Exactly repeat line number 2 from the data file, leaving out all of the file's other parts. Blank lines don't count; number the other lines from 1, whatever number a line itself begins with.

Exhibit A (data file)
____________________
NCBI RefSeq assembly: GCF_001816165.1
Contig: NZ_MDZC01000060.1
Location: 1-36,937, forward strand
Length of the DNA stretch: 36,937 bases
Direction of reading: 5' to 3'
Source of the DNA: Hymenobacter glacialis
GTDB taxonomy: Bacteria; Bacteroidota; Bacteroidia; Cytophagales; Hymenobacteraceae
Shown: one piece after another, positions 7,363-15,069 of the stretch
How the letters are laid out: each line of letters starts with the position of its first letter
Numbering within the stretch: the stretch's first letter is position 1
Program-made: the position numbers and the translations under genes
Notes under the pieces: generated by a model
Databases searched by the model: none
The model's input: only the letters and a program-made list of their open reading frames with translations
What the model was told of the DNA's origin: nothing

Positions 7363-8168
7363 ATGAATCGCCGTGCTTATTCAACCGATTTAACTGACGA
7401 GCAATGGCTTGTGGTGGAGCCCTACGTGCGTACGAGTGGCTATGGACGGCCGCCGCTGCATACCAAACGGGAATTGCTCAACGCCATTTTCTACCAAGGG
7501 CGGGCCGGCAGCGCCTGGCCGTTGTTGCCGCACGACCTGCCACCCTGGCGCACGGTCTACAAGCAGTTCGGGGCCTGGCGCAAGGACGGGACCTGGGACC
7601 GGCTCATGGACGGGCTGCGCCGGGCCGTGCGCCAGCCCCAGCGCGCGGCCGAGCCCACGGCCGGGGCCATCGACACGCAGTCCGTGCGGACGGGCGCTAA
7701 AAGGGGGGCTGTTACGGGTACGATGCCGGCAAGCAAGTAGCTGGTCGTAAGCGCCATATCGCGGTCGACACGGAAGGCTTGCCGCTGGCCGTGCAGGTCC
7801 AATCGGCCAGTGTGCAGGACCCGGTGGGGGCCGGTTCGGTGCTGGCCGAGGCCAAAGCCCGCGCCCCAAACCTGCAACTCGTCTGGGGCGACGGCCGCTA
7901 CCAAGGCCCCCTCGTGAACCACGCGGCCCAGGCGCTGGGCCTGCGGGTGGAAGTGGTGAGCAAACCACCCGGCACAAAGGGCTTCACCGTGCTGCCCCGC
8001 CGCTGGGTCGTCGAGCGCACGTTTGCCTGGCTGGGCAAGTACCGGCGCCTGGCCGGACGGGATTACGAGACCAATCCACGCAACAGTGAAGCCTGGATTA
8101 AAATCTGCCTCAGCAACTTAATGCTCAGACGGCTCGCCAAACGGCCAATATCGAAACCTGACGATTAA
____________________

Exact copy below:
Contig: NZ_MDZC01000060.1